Table 3.2 Requirements for communication components (third-party systems).
Communication Component
Requirements
Ports
Port 161
Protocols
SNMP

Communications between the Global Traffic Manager and third-party systems involves completing the following tasks:

  • Adding the external system to the Global Traffic Manager
  • Adding virtual servers from the third-party system to the Global Traffic Manager

Adding third-party systems to the Global Traffic Manager

The following procedure guides you through adding third-party systems to the Global Traffic Manager. Third-party systems are any load-balancing or host server that is not a part of the BIG-IP product family.

To add a third-party system to the Global Traffic Manager

  1. On the Main tab of the navigation pane, click Servers.
    The main screen for servers opens.
  2. Click the Create button.
    The New Server screen opens.
  3. In the Name box, type a name that identifies the server.
  4. From the Product list, select the appropriate server.
    • Note: The type of server you select from the Product list determines the MIB the Global Traffic Manager uses to interact with the server. We recommend that you be as specific as possible when selecting a server from the Product list.
  5. For Address List, add the IP address of the server.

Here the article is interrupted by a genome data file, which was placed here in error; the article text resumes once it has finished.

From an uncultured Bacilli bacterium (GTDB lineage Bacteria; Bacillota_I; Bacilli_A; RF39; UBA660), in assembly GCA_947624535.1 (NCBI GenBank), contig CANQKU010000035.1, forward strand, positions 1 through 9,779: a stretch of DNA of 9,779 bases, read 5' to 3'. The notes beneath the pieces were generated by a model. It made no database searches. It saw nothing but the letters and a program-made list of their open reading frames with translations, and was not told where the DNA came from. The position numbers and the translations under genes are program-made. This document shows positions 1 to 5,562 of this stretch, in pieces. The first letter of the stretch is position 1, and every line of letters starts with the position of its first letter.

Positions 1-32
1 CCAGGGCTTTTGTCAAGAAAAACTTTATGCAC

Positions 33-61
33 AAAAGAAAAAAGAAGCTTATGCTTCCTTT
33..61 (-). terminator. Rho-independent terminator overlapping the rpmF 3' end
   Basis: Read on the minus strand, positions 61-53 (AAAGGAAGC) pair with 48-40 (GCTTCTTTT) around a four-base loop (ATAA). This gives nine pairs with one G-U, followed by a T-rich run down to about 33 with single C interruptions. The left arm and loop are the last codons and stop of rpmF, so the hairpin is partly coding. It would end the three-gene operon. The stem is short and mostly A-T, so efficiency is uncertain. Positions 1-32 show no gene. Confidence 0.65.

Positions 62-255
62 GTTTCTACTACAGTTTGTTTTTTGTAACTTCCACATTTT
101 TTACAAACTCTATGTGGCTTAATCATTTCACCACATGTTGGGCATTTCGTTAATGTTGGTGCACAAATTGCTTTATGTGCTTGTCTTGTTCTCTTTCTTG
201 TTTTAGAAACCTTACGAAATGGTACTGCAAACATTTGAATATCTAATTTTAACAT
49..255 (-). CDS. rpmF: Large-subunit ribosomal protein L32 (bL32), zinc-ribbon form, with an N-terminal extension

To add the IP address, type the address in the Address box, and then click Add. You can add more than one address to any given server, depending on how that server interacts with the rest of your network.
  6. From the Data Center list, select a data center to which the server belongs.
    A server must belong to a data center.
  7. Configure the remaining server settings.
    For additional assistance on these settings, please see the online help.
  8. Click the Create button to create the new server.

For more information, see Chapter 5, Defining the Physical Network .

Adding virtual servers from third-party systems

The following procedure guides you through adding virtual servers that a given third-party system manages to the Global Traffic Manager.

To add virtual servers from third-party systems to the Global Traffic Manager

  1. On the Main tab of the navigation pane, click Servers.
    The main screen for servers opens.
  2. Click the name of the server to which you want to add virtual servers.
    The properties screen for that server appears.
  3. On the menu bar, click Virtual Servers.
    The virtual servers screen opens.
  4. From the Virtual Server Discovery list, select Disabled.
  5. Click the Update button to implement this change.
  6. Click the Add button to begin adding a new virtual server.
    The new virtual server screen opens.
  7. In the Virtual Server List option, supply the appropriate information for the virtual servers. and then click the Add button to add the virtual server to the server.
    For more information on these options, see the online help.
  8. Click the Create button to save the new virtual server.

For more information, see Chapter 5, Defining the Physical Network .